Sociable Weaver, Bird of the Year 2016
Johannesburg, 25 January 2016: The Bird of the Year for 2016 is the Sociable Weaver.
“The Sociable Weaver is an icon of southern Africa’s arid zones, and one of the drawcards that attracts visitors to the Kalahari. They are small birds with big personalities, and they have a complex and very interesting social life” BirdLife South Africa’s Chief Executive Officer Mark D. Anderson said. These birds, which weigh about 29 grams, build the world’s largest nest. Some nests, weighing more than 1000 kg, can have 500 inhabitants!
‘Bird of the Year’ is one of BirdLife South Africa’s initiatives to raise awareness about birds, bird conservation and the protection of bird habitats. Educating people is a key component of BirdLife South Africa’s conservation work, and therefore its marketing and education team develop Bird of the Year learning materials for schools. This year the resources will be about the Sociable Weaver, but also include information about other weavers, the arid zone, climate change, and other relevant matters.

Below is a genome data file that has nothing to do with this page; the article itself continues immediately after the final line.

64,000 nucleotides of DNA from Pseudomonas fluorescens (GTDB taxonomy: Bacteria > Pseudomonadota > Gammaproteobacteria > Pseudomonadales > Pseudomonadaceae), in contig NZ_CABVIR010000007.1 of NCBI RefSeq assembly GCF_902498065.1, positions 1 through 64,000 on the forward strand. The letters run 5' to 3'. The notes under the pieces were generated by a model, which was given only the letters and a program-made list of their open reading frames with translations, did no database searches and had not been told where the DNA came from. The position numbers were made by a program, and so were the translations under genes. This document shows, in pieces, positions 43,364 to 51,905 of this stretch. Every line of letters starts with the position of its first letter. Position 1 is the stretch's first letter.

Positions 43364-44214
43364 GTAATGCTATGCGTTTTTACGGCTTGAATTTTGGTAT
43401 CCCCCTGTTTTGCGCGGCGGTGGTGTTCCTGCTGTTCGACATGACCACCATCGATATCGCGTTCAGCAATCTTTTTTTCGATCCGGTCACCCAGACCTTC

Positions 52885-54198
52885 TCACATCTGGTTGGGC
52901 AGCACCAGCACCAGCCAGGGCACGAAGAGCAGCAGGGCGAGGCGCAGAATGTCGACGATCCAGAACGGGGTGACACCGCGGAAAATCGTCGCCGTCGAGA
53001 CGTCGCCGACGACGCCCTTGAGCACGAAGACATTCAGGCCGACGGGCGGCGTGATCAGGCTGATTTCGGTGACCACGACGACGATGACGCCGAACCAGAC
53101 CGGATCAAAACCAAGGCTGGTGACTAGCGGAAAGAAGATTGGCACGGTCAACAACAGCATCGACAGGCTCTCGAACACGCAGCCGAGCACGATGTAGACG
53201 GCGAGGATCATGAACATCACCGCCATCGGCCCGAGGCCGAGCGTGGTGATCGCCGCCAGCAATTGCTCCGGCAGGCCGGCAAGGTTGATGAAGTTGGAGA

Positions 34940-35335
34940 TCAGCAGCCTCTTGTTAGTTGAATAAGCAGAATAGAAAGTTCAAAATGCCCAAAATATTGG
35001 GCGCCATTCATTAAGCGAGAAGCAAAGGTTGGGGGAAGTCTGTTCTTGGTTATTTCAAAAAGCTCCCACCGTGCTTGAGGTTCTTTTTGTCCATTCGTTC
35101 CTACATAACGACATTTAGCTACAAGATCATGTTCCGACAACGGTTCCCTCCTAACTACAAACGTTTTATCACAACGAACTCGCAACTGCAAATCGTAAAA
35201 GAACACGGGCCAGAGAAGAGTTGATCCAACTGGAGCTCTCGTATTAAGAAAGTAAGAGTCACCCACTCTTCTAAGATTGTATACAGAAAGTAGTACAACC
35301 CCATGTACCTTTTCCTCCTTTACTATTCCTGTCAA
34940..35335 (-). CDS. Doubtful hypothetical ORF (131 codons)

“Although Sociable Weavers are not found throughout South Africa, many other weaver species are widespread. The learning materials which are being developed for schools and other groups will therefore being linked to weavers in general. Some aspects of these
birds which are of interest are their intricate weaving skills and their diverse breeding
systems,” said Nikki McCartney, Events and Marketing Manager at BirdLife South Africa.
One cannot travel to the Kalahari and surrounding arid areas without noticing these Sociable Weavers’ nests. “They are like giant haystacks placed in a tree or on a telephone pole”, said Anderson. The massive nests have several functions, but especially the buffering of the extreme temperatures in our region’s deserts and semi-desert areas. “The nest occupants include a range of other animals, from Pygmy Falcons and Red-headedWeavers to Cape Cobras, lizards and wasps”, Anderson added.
The Sociable Weaver’s range is increasing, especially as they build their nests on artificial structures, such as telephone and electricity poles and windmills. The Southern African Bird Atlas Project 2, using innovative data collection methods (such as the BirdLasser app) is tracking the birds range and relative abundance. See http://www.adu.org.za
for more information.